- Pascal Van Hentenryck, Professor of
CS, Brown University, 1997
Half of your course grade (and pretty much all of your learning)
comes from doing the assignments. We can talk about Java all day in
lecture and section, but you will only truly absorb the material after
spending some quality one-on-one time with the language and tools. The
programming assignments are non-trivial and you will find them
time-consuming and sometimes frustrating.
We also hope you will find the work to be rewarding and that you will be
proud of your accomplishments and the new skills that you will gain.
We do believe it is important that you do your own independent work
on the assignments. However, that doesnt mean that it shouldnt be
possible to get help or talk to anyone else when you get stuck.
We definitely want you to be able to succeed in your endeavors, but
would like to be clear about what is and what isnt considered
We are confident that all of you have come to Stanford planning to
respect and uphold the Honor Code. In order to make you successful in
upholding your end of the bargain, we need to be very clear about what
we expect from you. The basic premise of our course policy is that you
should do your own thinking, your own design, and your own coding. You
should never let yourself be led by another student, or receive an
amount of help which makes an assignment significantly easier.
Conversely, you should never assist another student in a matter that
would overly lead them or make their job much easier.
On our part, we will treat you with trust and will protect the
honorable students interests by investigating and prosecuting
Things that are allowed
These things are encouraged and allowed at all times for all students.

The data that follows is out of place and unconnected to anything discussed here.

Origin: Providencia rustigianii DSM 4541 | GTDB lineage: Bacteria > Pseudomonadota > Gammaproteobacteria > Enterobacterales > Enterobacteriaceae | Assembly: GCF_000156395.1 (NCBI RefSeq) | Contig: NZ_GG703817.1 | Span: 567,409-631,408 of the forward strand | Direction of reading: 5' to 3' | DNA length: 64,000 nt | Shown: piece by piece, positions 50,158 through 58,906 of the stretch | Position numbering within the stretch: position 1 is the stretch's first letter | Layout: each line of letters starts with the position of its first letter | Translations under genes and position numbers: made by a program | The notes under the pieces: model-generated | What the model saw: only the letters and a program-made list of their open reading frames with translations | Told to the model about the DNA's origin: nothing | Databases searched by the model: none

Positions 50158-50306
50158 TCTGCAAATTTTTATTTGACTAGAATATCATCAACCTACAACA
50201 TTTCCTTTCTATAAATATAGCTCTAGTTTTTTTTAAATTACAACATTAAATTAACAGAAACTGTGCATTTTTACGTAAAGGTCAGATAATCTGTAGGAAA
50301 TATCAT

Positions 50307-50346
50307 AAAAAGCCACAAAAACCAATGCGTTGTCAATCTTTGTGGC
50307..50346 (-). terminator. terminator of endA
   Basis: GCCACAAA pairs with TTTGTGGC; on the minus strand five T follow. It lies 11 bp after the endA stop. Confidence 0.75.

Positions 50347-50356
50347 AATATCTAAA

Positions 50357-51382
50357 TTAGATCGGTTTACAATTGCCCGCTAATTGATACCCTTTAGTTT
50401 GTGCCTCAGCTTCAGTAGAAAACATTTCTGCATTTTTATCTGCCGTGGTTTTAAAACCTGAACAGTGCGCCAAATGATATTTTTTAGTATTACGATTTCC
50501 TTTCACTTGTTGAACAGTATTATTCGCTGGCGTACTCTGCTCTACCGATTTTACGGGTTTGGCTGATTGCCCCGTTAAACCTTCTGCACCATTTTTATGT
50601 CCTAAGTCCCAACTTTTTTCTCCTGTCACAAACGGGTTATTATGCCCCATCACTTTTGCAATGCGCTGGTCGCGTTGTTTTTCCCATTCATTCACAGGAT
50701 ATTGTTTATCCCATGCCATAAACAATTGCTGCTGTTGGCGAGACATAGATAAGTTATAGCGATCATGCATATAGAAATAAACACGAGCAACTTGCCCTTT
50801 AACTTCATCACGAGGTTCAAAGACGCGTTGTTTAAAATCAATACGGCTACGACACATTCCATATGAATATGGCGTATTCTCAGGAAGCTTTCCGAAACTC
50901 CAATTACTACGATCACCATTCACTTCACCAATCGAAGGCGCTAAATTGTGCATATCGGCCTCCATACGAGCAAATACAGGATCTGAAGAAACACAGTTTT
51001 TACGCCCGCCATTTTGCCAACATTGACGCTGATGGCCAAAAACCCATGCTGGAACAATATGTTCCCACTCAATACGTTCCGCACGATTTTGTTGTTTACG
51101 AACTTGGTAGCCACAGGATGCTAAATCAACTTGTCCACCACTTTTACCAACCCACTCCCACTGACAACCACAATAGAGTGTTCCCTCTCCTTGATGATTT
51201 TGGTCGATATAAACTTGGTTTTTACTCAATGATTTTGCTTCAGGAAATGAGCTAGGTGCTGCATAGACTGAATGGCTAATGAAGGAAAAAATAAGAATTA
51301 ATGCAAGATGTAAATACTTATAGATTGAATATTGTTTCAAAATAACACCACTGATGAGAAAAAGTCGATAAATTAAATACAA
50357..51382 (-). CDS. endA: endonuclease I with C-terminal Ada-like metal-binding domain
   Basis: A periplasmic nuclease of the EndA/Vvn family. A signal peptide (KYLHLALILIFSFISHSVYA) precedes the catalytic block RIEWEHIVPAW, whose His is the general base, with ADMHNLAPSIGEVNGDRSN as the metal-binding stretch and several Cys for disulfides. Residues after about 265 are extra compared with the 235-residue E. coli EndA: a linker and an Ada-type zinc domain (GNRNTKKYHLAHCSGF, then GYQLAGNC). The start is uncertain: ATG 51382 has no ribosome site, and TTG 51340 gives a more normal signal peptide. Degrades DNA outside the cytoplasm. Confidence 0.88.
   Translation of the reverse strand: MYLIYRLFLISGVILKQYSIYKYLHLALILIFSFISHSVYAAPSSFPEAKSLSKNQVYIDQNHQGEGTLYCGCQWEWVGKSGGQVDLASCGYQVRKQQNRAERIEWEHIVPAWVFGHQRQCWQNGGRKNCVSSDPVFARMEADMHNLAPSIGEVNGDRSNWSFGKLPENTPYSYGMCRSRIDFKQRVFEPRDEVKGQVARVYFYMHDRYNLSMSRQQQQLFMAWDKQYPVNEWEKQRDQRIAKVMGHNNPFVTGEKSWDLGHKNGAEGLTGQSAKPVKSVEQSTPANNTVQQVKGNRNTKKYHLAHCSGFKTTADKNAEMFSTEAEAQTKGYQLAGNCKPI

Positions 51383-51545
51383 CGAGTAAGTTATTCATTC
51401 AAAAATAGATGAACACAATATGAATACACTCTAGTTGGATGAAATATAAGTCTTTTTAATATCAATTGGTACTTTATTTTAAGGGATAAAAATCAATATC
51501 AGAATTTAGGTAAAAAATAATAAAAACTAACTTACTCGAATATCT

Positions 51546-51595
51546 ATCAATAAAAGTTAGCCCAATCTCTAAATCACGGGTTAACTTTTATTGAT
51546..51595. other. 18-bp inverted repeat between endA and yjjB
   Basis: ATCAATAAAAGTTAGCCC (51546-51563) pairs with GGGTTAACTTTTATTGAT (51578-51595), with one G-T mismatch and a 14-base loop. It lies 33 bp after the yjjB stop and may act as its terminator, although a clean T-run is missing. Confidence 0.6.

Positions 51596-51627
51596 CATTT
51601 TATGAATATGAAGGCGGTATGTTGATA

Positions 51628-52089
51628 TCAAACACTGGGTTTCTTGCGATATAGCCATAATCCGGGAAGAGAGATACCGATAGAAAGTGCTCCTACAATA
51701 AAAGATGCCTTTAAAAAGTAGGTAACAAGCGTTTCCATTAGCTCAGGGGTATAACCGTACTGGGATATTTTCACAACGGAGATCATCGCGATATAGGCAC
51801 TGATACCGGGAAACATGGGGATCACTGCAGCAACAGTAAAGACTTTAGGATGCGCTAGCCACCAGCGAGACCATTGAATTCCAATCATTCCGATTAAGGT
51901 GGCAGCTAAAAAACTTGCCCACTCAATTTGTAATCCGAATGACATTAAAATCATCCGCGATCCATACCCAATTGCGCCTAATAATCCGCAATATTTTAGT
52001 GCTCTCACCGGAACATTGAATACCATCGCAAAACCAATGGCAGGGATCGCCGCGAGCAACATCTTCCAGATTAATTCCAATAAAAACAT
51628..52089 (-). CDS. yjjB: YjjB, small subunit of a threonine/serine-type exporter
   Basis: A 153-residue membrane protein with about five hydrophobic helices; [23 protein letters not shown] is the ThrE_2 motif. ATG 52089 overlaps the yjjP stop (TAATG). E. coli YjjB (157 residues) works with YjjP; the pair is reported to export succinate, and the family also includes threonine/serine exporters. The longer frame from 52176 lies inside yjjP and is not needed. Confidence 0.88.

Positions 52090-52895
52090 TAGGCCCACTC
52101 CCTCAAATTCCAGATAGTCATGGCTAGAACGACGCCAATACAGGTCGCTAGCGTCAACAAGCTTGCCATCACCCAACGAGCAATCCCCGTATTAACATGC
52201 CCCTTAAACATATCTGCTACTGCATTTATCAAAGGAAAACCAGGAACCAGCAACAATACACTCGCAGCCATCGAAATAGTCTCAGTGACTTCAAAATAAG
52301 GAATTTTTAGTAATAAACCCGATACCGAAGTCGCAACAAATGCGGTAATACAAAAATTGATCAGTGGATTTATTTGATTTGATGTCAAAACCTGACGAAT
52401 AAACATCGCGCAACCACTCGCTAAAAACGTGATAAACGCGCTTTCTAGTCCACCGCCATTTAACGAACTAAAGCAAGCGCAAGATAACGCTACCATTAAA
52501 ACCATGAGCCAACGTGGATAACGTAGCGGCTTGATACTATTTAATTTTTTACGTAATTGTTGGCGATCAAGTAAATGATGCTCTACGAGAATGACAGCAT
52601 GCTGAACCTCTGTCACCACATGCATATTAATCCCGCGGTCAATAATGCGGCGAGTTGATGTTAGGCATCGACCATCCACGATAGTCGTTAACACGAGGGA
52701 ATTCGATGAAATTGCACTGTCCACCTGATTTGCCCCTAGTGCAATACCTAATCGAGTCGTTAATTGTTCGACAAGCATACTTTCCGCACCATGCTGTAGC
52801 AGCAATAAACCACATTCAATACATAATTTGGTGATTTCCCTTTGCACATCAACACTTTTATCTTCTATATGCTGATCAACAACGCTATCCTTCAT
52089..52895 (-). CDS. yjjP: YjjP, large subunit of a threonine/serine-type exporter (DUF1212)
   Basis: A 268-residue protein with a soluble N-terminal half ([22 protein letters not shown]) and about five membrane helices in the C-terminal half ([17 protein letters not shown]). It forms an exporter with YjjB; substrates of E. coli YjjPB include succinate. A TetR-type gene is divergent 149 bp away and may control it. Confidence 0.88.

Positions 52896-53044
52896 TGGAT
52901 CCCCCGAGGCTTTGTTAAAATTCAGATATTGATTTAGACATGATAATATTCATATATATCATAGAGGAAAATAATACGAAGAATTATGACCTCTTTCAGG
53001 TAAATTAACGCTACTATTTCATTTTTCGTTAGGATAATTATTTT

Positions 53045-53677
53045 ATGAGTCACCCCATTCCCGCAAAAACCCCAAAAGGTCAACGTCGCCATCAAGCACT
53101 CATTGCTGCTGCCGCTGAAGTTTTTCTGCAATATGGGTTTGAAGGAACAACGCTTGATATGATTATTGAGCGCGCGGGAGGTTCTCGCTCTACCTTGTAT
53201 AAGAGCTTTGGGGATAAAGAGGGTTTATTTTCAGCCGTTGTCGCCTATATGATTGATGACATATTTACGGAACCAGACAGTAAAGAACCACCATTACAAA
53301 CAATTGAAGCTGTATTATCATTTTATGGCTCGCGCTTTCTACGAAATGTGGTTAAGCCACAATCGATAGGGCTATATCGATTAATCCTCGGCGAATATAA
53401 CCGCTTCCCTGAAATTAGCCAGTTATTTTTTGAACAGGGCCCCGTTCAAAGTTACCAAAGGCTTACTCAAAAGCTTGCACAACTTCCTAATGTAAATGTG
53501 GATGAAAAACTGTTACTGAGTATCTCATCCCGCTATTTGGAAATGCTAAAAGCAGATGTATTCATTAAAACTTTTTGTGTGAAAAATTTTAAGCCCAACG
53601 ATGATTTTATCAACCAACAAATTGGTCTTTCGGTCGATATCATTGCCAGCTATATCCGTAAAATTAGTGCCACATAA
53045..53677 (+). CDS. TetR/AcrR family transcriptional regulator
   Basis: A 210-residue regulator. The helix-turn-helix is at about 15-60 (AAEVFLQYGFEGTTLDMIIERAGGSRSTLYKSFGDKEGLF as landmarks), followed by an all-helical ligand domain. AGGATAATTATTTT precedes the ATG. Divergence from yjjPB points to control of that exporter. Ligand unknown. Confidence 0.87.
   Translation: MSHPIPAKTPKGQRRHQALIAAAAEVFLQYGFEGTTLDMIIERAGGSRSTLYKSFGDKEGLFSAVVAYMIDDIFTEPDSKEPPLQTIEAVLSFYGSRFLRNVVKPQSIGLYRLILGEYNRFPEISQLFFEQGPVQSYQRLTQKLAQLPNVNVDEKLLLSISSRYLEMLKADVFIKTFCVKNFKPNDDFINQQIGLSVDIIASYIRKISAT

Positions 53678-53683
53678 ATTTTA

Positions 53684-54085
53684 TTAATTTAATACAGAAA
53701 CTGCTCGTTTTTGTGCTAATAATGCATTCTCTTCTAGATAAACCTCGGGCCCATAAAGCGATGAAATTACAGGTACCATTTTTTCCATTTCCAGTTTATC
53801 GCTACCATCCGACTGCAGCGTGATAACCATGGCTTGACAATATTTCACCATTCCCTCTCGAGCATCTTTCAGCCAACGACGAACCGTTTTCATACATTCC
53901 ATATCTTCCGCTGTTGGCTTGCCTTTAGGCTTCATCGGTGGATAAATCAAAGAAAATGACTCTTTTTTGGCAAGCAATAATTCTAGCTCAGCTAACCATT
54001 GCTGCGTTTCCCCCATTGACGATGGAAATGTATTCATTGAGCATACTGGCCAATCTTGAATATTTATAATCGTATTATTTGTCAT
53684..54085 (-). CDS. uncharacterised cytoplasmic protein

- Discussing material covered in lecture, section or the text.
- Discussing the requirements of an assignment.
- Discussing features of the Java language.
- Asking questions about syntax or specifications. For example: Is strcmp case-sensitive?
What does the keyword static do here?
- Discussing general techniques of designing, coding, or debugging. Saying
things like It worked well to test each function right after
I wrote it,
or When my programs crashes, I first look at the stack trace
in the debugger, is fine.
- Discussing features of any of the programming tools or development
- Any discussion between the student and a section leader or TA. You are
welcome to discuss any and all ideas, design,
code, debugging, and details with the course staff. They are the best
folks to talk to because they are knowledgeable about all the material
and know how to help you without giving away the farm. They also have
the authority to give you definitive answers to your questions.
Collaboration that is allowed if documented
Whereas high-level abstract discussions are always allowed, two
students engaging in a more detailed discussion of a particular design
decision or a student helping another to track down a particularly nasty
bug will cross into the area of collaboration that is acceptable only if
We require that you include the name of any student(s) who you received
such assistance from and properly credit their contribution to your
work. This is akin to acknowledging a reference in a research paper.
- Discussing the design of an assignment. Design is a crucial part